Precious

Published: March 5th, 2013

Category: HAARTS Cases

PreciousIn the fall of 2012, a little black Pomeranian named Precious made a journey that is all too familiar for many of our nation’s pets. She hopped in the car with her family, never to return to the only home she’d ever known.  Precious’ medical bills had just become more than they could handle during these difficult economic times and, with her best interest in mind, they made the heart-wrenching decision to entrust her care to the county animal shelter.

As luck would have it, Precious’ owners dropped her off at Alachua County Animal Services, whose hard-working staff have made it one of the safest places to be a shelter animal in the state of Florida. The shelter’s veterinary team quickly identified Precious’ problem as a urinary tract infection and began treatment. Recognizing Precious’ potential to be the perfect pet, the shelter put out a plea to local rescue groups. It wasn’t long before Helping Hands Pet Rescue committed to treating Precious’ medical problems and finding her a new home.

In mid-October, Precious presented to Dr. Brian DiGangi of the Merial Shelter Animal Medicine Clerkship for evaluation. “Despite being under appropriate treatment for a urinary tract infection, her clinical signs were not improving, so I decided to do some further investigation,” he said. With funds provided by the HAARTS program, Dr. DiGangi was able to obtain x-rays of Precious’ bladder which revealed the root of her problem: a very large stone blocking her urethra, preventing her from urinating normally and causing her persistent infection. With the skilled help of the Soft Tissue Surgery service, the stone was removed the next day and Precious was on the road to recovery. “She must have been in such pain for quite some time with a stone like that, yet she always maintained a friendly and loving personality,” said Dr. DiGangi. He added, “We were so glad that we were able to get to the bottom of this and give her a chance at a new life.”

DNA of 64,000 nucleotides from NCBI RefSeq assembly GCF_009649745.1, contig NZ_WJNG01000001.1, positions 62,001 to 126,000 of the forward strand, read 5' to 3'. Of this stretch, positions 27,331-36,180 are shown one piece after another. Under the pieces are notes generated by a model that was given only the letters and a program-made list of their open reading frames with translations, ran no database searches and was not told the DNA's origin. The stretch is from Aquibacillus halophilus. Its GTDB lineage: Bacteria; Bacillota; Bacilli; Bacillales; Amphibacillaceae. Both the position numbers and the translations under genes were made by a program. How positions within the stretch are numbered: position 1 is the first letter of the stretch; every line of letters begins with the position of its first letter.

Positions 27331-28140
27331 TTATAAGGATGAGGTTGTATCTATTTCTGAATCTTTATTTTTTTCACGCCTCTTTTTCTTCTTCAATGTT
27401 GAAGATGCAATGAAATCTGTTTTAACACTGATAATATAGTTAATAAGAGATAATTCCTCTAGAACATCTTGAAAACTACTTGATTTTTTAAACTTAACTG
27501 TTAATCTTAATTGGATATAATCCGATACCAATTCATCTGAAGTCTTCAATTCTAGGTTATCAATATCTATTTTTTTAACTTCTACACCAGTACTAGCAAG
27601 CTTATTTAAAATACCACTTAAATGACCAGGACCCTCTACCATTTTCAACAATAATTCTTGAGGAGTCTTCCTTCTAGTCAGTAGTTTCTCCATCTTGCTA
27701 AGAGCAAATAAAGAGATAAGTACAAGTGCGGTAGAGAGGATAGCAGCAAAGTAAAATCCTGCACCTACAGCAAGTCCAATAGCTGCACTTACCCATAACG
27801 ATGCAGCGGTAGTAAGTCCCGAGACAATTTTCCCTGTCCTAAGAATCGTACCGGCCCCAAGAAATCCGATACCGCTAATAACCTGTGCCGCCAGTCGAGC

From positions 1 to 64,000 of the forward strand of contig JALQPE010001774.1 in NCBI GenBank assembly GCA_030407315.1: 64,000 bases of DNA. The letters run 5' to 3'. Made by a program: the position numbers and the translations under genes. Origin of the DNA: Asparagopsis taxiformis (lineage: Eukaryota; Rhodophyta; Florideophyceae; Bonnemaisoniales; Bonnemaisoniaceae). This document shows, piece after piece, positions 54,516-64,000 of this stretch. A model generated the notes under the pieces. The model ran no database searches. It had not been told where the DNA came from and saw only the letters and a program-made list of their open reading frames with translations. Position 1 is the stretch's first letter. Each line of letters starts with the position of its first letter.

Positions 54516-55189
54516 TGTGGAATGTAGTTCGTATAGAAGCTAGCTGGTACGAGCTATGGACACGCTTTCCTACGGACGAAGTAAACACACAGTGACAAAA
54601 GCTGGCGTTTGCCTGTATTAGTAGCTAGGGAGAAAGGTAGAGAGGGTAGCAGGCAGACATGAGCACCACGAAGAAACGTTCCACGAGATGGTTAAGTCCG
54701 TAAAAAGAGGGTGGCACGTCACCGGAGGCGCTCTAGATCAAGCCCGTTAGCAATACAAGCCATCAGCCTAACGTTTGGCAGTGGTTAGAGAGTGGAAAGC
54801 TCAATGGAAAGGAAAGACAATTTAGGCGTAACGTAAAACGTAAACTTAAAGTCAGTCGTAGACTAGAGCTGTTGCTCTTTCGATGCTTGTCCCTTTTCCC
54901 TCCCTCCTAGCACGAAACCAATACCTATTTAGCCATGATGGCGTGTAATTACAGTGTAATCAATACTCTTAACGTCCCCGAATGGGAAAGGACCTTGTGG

Precious’ new life comes with a new name – “Boo.” Meagan Loew (UF CVM Class of 2016), volunteered to foster Boo during her medical and surgical treatment “just to have a dog” around the house. “She was very well behaved throughout all the visits and surgery and such a sweet dog,” said Meagan, “so after four months I couldn’t give her back!” That’s right, Meagan has officially adopted Boo who, thanks to the support of so many caring community organizations, now has a future filled with happy journeys.